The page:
Last year, a few months after I turned 40, I went not once but twice to the MFA’s eye-popping exhibit of paintings by Titian, Tintoretto, and Veronese, and as a woman of a certain age and body shape, I absolutely loved viewing artworks where full-grown and fleshy women were displayed as being the pinnacle of erotic beauty. Titian’s Venus and Tintoretto’s Susannah aren’t young girls or wispy waifs; they are mature, substantial women who would never stoop to squeeze themselves into skinny jeans. Standing in a room where voluptuous Venuses hung on every wall, I had a moment of clarity: “Maybe this is what mature Italian women actually look like.” If you’re a woman of any age who has ever felt a pang of insecurity when you looked in the mirror or compared yourself with the models in magazines, you know how liberating such a realization can be.
Ultimately, the lesson of any museum is that you should enjoy beauty wherever you find it, regardless of its age or shape. It’s a lesson offered to any who would hear it, but it is one especially savored by those of a certain age.
Click here to see my photo-set from my birthday trip to the Museum of Fine Arts. Enjoy!
Jan 7, 2010
One of the things I love to do at Boston’s Museum of Fine Arts, after a few hours of exploring has caused a case of museum-fatigue, is to find a comfortable chair near the upstairs rotunda and spend a quiet while reading whatever issue of The New Yorker I have stashed in my purse, the John Singer Sargent murals overhead providing ample canopy for the most expansive and inspired of thoughts.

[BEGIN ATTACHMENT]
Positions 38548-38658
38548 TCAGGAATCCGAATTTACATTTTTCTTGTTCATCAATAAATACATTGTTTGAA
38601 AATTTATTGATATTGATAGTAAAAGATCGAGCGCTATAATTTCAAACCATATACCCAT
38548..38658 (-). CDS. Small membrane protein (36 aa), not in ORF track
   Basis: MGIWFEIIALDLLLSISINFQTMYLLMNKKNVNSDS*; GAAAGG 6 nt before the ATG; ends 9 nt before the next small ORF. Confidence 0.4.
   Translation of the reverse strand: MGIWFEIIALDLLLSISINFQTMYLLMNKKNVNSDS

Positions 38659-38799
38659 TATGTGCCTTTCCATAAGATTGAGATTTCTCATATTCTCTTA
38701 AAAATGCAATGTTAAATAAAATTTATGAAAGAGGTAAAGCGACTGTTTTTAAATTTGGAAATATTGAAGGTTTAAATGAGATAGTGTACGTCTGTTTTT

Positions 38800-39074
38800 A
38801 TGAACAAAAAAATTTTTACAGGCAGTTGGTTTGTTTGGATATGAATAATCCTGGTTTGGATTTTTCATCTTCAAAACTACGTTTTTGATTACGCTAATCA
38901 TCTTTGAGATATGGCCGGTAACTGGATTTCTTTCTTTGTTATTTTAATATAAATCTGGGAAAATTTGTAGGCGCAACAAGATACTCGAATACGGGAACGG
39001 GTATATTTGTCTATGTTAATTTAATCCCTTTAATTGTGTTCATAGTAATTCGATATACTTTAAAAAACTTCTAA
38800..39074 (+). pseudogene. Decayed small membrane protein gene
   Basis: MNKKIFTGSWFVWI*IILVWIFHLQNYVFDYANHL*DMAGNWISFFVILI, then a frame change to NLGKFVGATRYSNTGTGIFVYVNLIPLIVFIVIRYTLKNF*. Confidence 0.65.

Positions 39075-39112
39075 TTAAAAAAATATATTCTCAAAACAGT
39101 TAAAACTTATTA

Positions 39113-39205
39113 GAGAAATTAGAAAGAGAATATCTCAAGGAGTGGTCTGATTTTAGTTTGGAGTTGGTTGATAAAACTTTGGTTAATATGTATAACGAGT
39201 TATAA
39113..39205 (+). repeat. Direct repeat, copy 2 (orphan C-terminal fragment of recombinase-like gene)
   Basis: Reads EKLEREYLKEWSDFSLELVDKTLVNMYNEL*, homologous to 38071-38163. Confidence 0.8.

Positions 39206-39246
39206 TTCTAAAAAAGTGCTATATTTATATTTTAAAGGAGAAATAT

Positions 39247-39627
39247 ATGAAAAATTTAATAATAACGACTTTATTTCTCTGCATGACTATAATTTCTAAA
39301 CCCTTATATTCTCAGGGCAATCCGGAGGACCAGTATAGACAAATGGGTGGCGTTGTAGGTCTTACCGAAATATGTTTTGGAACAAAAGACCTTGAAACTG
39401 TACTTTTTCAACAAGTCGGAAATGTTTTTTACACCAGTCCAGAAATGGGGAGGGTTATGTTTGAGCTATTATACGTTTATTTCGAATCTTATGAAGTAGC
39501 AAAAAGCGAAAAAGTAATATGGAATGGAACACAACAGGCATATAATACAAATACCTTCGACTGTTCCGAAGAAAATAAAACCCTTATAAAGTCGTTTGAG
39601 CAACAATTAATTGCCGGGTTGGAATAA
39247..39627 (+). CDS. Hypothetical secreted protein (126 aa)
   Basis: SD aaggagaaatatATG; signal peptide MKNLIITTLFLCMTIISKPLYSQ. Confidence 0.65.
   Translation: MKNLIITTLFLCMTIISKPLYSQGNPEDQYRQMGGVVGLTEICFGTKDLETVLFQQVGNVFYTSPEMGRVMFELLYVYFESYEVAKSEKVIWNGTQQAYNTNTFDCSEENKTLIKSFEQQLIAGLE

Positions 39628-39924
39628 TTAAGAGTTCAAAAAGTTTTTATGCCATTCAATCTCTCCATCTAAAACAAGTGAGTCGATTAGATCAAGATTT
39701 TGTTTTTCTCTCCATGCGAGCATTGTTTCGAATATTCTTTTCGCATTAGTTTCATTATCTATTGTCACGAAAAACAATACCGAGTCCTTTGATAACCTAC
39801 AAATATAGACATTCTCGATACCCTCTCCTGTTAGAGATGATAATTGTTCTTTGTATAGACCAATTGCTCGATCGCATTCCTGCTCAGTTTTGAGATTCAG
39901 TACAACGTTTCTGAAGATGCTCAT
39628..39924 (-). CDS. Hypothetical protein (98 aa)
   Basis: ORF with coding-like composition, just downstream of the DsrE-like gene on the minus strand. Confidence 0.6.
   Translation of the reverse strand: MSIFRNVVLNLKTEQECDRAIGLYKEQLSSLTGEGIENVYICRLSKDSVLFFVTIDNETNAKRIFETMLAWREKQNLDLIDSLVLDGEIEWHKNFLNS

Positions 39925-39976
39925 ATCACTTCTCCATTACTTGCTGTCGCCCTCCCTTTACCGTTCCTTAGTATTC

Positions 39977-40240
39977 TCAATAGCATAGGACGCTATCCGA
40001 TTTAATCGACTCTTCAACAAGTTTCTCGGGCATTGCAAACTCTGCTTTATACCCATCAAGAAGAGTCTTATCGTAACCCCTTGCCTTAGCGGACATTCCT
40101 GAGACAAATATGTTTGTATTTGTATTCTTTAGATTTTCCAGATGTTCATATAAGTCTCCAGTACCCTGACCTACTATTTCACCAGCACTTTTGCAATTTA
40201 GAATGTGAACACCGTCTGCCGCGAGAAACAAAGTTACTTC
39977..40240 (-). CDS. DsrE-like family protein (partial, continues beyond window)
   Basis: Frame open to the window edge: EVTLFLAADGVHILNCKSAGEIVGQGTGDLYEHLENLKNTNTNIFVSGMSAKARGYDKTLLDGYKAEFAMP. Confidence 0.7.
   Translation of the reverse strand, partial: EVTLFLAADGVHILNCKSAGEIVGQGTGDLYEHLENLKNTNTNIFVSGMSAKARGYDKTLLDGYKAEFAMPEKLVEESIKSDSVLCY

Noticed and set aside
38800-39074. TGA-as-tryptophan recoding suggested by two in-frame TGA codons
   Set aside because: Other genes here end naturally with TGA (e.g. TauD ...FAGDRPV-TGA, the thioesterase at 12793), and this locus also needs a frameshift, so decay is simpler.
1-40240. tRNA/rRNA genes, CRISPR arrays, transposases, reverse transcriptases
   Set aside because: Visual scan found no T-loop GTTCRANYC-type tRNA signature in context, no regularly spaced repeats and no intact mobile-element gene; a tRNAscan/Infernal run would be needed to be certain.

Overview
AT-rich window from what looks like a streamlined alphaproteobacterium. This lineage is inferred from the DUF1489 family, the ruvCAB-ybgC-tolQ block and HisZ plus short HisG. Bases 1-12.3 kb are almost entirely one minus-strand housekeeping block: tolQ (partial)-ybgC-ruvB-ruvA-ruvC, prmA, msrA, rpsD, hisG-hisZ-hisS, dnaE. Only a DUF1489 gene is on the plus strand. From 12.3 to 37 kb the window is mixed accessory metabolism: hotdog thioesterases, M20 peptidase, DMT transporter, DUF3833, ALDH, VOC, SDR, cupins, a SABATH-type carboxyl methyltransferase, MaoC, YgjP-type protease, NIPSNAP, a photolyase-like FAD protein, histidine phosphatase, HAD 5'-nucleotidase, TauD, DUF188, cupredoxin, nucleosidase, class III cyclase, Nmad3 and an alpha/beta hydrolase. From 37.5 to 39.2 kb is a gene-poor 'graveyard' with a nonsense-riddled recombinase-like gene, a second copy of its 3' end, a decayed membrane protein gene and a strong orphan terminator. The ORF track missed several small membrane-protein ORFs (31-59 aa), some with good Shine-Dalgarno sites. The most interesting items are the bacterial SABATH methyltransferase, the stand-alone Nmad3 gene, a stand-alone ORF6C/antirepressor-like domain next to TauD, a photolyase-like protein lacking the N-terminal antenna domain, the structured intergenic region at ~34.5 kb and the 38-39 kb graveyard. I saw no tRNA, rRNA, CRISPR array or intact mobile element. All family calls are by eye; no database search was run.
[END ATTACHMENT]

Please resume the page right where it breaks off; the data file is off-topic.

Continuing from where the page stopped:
Jan 6, 2010
It’s become something of an unofficial tradition for me to go to the Museum of Fine Arts on or around my birthday. I did it last year when I turned 40, and I did it several years before that when I turned 38. Taking a day off to stroll the galleries is a simple pleasure that gives me a chance to take stock of where I’ve been and where I’m going, and I love surrounding myself with beautiful things–paintings, sculptures, and the like–as a reminder of how I’d like my life to be.
In characteristically warped fashion, today I want to spend my birthday contemplating death, first in an exhibit of ancient Egyptian funerary art and next (if I have time) in an exhibit of prints by Albrecht Durer. The ancient Egyptians turned preparing for the afterlife into an art, and Durer’s prints often focused on dark and otherworldly subjects. Neither probably sounds like the stuff of your normal birthday celebration, but I’ve never exactly seen myself as normal. In my mind, taking time on your birthday to remember where your life is headed isn’t morbid; it’s realistic. Although I’m not dead yet, I figure it never hurts to check out the scenery in the “neighborhood” where we all eventually end up residing.
Today’s images come from an August trip to the MFA, when I shot lots of pictures of art, images of the Museum’s Japanese garden, and a photo-set of the enormous baby heads outside the Museum’s Fenway entrance. Enjoy, and I’ll see you once I’m another year older.